Prisoners kept in 'squalid cells with glass missing from windows'

Prisoners in Staffordshire were left exposed to the elements in "squalid" cells with windows missing glass, a highly critical report has revealed.

A programme of window repairs was reported at a previous inspection of HMP/YOI Swinfen Hall in 2014.

But HM Inspectorate of Prisons (HMIP) said the work had only started in October last year and was due to be completed this month.

As a result, most of the 180 cells on three wings had windows without glass, according to the watchdog.

The findings sparked claims of a "national emergency" across the jail estate.

HMP/YOI Swinfen Hall in Staffordshire is a young offender institution and category C training prison for males aged 18 to 25.

Inspectors who visited the facility in October and November found living conditions for most prisoners had deteriorated since the previous inspection.

The HMIP report says:

A, B and C wings were squalid; prisoners lived in cramped, dirty cells that were missing furniture and often contained graffiti and scaled toilets.

HMIP report
File prison photo Credit: PA

There were shortages of clothing needed for inmates in work, while a survey found that only 27% of prisoners said they could have a daily shower.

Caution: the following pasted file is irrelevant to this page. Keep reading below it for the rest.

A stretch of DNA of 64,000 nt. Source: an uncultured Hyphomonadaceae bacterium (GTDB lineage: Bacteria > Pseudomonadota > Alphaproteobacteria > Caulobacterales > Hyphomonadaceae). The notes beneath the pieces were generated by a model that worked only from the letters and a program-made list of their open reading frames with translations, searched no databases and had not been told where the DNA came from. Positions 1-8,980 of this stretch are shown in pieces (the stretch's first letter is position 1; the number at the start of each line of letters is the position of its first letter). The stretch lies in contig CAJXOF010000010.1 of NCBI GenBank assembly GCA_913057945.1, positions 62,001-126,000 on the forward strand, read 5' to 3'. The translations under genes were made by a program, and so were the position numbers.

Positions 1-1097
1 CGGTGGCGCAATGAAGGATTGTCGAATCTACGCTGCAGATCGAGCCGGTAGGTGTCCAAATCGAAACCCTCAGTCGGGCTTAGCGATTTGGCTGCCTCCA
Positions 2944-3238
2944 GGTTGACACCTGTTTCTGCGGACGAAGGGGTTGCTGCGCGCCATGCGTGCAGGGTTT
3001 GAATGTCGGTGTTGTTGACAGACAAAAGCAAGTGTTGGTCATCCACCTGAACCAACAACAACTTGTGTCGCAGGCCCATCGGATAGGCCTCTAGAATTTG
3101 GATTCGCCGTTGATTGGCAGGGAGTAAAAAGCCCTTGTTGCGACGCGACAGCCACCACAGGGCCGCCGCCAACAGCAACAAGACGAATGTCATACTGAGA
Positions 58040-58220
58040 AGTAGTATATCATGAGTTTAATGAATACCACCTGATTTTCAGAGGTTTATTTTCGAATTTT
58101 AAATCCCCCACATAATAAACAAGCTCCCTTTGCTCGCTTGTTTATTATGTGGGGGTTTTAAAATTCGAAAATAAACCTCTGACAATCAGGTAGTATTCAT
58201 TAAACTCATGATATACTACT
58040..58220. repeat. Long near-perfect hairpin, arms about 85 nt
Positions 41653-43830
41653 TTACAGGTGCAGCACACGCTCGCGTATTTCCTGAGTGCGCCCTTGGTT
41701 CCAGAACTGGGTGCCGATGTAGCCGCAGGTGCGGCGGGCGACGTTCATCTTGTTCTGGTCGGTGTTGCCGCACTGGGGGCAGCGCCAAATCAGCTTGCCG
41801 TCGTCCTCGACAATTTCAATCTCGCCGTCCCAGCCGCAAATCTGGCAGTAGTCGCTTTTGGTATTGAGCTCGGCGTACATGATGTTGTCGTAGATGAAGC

HMIP found the jail was "no longer safe enough" after a "significant deterioration" in almost all areas.

Levels of violence had increased and some prisoners who felt unsafe were "self-isolating".

Chief Inspector of Prisons Peter Clarke said the prison "needs to be safer".

He added:

A new governor arrived during the week of our inspection, presenting the opportunity to set a new direction for the prison.

Chief Inspector of Prisons Peter Clarke

Michael Spurr, chief executive of the National Offender Management Service, said the deterioration in performance "reflects operational pressures impacting on Swinfen Hall and the wider estate:

He added:

The governor has a clear action plan in place to address the weaknesses identified, prioritising improvements in safety and regime provision.

Michael Spurr

A Prison Service spokeswoman said:

Public protection is our top priority. We make every effort to carry out repairs as efficiently as possible, and work is due to be completed as planned by the end of the month.

Prison Service spokeswoman